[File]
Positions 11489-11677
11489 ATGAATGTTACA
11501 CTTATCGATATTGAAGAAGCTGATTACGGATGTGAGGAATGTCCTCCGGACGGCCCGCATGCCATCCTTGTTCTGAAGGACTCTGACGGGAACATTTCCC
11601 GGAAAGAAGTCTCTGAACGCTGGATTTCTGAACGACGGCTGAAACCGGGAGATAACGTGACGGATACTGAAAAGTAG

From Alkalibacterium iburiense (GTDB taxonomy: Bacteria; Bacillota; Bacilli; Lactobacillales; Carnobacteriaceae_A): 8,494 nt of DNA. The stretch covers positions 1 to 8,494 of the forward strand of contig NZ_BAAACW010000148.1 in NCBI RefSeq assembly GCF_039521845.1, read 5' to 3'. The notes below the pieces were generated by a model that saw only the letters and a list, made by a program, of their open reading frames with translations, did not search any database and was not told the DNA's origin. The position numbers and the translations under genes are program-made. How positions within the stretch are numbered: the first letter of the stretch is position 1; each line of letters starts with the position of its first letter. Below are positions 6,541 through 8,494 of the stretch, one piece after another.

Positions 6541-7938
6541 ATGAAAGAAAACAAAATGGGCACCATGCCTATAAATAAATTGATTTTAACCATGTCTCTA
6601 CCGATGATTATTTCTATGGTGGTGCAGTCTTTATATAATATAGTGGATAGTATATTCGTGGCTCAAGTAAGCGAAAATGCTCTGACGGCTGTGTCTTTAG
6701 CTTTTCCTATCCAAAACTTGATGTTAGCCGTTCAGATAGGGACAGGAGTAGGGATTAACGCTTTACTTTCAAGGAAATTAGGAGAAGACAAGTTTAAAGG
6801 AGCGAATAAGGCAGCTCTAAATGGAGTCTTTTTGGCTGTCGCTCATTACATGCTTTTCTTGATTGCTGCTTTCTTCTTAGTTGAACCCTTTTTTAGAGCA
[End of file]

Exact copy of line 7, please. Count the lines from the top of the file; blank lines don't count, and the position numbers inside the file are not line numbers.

6541 ATGAAAGAAAACAAAATGGGCACCATGCCTATAAATAAATTGATTTTAACCATGTCTCTA